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The Nonsense of Quantum Mechanics
Take a simple experiment: take a light beam and shine it through a thin slit and it goes straight through. If you take two thin slits very closely together, you get a wave pattern of bright and dark slots. This is called a diffraction pattern and is an old experiment that was used to prove that light was a wave and not a particle. Quantum physicists have taken this experiment one stage further. If you reduce the light beam down to a single photon, you still get the same effect: the photon's path will be changed and fit the diffraction pattern. The quantum physicist asks: what is the single photon interacting with?
There is a real problem with this whole experiment. In the last year of my Physical Science A Level (1980), I read an article in Scientific American about something called “Fuzzy Space”. It was a new discovery that at the subatomic level, particles and their equivalent anti-particles are being created and destroyed continuously. For example, a photon and an anti-photon will be created and then because they are opposite, they attract each other and cancel each other out. This is now called the Zero Point Field. It means that space is not space at all but a jostling mob of ever-changing subatomic particles.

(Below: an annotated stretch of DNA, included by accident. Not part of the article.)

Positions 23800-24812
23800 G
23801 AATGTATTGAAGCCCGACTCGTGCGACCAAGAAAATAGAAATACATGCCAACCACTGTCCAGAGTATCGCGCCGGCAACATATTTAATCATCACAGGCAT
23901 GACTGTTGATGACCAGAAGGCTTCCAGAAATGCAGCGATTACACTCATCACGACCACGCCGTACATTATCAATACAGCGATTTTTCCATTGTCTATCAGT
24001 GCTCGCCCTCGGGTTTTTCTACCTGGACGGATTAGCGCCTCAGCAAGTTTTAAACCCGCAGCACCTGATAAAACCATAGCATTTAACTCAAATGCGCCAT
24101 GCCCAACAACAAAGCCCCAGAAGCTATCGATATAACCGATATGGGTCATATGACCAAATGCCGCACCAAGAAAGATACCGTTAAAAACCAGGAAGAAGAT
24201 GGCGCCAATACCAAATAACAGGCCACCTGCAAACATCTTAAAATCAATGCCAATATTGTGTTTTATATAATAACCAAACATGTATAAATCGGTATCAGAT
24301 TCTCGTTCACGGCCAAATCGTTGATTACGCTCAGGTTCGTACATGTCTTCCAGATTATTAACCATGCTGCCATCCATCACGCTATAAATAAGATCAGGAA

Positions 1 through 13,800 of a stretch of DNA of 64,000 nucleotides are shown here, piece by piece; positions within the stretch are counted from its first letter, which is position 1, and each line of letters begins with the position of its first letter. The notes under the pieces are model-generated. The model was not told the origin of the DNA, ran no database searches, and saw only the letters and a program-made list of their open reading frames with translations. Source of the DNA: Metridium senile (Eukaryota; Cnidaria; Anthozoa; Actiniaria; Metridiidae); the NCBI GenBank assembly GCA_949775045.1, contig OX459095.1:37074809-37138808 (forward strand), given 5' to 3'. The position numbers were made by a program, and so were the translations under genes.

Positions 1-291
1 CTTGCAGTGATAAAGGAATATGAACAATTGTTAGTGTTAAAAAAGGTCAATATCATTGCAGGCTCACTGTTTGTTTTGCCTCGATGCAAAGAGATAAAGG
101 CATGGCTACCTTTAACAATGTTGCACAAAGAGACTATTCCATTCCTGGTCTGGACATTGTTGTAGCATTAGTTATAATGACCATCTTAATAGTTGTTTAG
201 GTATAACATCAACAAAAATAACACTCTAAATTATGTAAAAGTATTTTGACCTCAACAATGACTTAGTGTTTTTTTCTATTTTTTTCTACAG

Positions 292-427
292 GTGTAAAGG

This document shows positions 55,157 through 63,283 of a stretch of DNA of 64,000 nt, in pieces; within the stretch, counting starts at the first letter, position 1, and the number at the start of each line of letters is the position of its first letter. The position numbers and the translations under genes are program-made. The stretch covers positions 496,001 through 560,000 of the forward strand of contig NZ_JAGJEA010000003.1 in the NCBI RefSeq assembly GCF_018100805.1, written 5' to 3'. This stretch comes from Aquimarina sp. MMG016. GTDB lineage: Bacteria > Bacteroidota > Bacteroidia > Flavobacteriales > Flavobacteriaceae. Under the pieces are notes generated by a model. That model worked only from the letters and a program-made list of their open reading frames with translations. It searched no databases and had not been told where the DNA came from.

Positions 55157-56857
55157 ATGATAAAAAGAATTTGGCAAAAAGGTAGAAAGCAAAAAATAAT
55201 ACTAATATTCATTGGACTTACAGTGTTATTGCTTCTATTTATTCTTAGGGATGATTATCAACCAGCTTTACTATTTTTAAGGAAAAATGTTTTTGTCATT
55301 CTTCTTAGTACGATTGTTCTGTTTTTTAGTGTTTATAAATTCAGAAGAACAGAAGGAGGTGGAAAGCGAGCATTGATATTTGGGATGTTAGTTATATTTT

So let us take a look at this experiment again. A photon is travelling through a field of ever-changing subatomic particles to get from the end of the photon gun to the receptor. So what is single photon interacting with? – well, everything really. In fact, we have no way of knowing that the photon that hits the receptor is the same one that came from the gun – a photon/anti-photon pair could have been created in the way of the photon and it could have been cancelled out. In this way, how can we make any worthwhile comments. We have no way of interpreting the results of our experiments because we have no idea what happened to give us the result.
It is at this point that quantum physics simply unravels.
Ironically, I have heard it suggested that if you add the Zero Point Field to classical Netwonian physics, it explains all the oddities that Quantum Mechanics explains plus the ones it cannot. However, I cannot verify that suggestion at the moment